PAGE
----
Selecciona Edición
Entra en EL PAÍS
Conéctate ¿No estás registrado? Crea tu cuenta Suscríbete
Selecciona Edición
Tamaño letra

Spain’s two main parties reach deal in fight against fuel poverty

The agreement would guarantee electricity supply to country’s poorest households all-year round

Spain’s main opposition Socialists (PSOE) have used their clout in Congress to push the minority government into a deal against fuel poverty. The guarantee of electricity will depend on household income – which is not specified – and extend to the entire year, not just the winter months.

Energy Minister Álvaro Nadal and PSOE spokesman Antonio Hernando. Ampliar foto
Energy Minister Álvaro Nadal and PSOE spokesman Antonio Hernando. EFE

Energy Minister Álvaro Nadal has agreed to tweak existing legislation to include a ban on cutting off electricity from households considered “vulnerable” by the social services.

The conservative administration of Mariano Rajoy has pledged to have the new rules in place within the next three months.

Ciudadanos accused the PP and PSOE of indulging in “a trite two-party system”

“It is a structural reform and the beginning of the end of fuel poverty,” said Antonio Hernando, the PSOE spokesman in Congress.

In exchange for the concession, the Popular Party (PP) government has secured the PSOE’s support for a reform of the “social voucher,” an electricity subsidy for nearly 2.5 million low-income consumers.

This subsidy – a 25% discount on regular electricity fares for low-income consumers, from pensioners to unemployed families – was canceled in October by the Supreme Court, which ruled that the utilities should receive compensation for the withheld revenues.

The basis for the decision was that the subsidy was discriminatory, as it only affected the five largest companies – representing 94% of industry turnover – but left out the smaller utilities.

A protest in Reus after a woman died in a fire caused by candles.
A protest in Reus after a woman died in a fire caused by candles.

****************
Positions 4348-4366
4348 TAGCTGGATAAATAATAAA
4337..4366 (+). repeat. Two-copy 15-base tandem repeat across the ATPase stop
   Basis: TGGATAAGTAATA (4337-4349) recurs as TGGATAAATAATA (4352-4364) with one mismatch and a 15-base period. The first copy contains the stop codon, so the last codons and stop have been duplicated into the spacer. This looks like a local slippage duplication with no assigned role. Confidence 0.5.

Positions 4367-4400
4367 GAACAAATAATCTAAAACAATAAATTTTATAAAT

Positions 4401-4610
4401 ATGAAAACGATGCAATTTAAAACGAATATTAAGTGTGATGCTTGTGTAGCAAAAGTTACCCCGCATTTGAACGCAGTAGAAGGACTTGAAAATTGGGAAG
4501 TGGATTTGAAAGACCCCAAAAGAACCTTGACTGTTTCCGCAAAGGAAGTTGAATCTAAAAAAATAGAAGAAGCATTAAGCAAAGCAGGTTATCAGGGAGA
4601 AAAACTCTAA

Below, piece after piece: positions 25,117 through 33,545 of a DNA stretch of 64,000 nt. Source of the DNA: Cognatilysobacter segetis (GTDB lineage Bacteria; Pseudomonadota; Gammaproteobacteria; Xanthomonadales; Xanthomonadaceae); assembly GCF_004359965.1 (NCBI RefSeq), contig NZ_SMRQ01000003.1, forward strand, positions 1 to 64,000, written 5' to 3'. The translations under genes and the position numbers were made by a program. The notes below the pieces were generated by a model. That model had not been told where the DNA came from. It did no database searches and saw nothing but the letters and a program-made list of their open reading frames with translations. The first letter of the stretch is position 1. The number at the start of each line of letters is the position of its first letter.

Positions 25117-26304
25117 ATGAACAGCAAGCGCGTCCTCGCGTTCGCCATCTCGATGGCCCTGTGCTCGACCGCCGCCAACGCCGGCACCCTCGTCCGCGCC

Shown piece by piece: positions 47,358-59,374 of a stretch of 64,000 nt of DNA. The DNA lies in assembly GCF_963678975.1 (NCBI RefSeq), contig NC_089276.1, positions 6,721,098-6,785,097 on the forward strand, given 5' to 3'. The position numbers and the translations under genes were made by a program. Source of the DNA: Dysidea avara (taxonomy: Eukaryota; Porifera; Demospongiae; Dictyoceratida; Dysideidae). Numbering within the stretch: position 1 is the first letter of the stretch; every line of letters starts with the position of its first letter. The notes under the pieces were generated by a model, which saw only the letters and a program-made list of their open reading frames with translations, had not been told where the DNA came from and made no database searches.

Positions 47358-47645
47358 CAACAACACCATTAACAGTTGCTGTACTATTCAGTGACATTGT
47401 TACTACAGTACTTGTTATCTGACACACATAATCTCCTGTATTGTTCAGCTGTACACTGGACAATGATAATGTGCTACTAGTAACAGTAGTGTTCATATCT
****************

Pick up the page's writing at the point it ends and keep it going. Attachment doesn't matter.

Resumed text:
Last year, electrity companies contributed €186 million to the “social voucher.”

“The main thing for us is that fuel poverty should be regulated at the national level,” said Pilar Lucio, the Socialist spokeswoman on energy issues. “The State must step in to prevent electricity cuts through regulation.”

Representatives from Spain’s two biggest electricity companies, Endesa and Iberdrola, declined to comment on the deal, saying it would be “premature” to do so at this stage.

“Without a legislative development to the deal, which has yet to happen, we cannot know if it makes any sense,” said a source at Endesa.

This same source said that Endesa no longer cuts off services from any family that cannot afford to pay the bill, particularly when the social services have alerted them to the situation.

The issue of fuel poverty made headlines in November, when an elderly lady from the Catalan town of Reus died in a fire inside her home. The fire was started by the candles that she was using after her electricity was cut off.

Challengers protest

Unidos Podemos was left out of the deal, even though it had made a banner out of the fight for affordable heating.

The leftist group called the deal “a scam” and accused the PP and PSOE of “putting on a show.” Instead, it wants to see a new “social electricity fare” that would extend to more consumers, and lower VAT on electricity bills. Unidos Podemos is also calling for an industry audit.

The other protest party in Spanish politics, Ciudadanos, accused the PP and PSOE of indulging in “a trite two-party system.”

English version by Susana Urra.

More information